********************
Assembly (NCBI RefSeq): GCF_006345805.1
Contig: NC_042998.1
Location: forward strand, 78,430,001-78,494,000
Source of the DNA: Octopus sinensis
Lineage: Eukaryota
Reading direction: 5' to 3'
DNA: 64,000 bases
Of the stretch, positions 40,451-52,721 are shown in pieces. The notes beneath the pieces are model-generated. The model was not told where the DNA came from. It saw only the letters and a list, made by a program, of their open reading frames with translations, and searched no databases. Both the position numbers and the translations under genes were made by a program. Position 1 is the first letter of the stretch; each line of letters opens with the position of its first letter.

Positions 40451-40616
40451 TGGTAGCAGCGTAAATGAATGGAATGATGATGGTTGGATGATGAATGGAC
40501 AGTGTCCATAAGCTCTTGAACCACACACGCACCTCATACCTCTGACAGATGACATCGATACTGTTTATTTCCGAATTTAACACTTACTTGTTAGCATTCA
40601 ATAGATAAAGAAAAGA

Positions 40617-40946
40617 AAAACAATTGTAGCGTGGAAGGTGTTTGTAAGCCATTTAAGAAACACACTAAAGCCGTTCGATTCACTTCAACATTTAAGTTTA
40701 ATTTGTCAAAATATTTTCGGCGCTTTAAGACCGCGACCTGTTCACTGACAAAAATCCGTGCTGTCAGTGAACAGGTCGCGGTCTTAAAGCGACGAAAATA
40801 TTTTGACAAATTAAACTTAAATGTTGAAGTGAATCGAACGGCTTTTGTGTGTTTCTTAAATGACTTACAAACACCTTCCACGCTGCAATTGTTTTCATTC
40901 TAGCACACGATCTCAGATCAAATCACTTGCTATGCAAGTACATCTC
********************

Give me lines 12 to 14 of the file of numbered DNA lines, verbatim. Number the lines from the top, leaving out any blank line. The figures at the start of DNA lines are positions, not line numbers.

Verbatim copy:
40601 ATAGATAAAGAAAAGA

Positions 40617-40946
40617 AAAACAATTGTAGCGTGGAAGGTGTTTGTAAGCCATTTAAGAAACACACTAAAGCCGTTCGATTCACTTCAACATTTAAGTTTA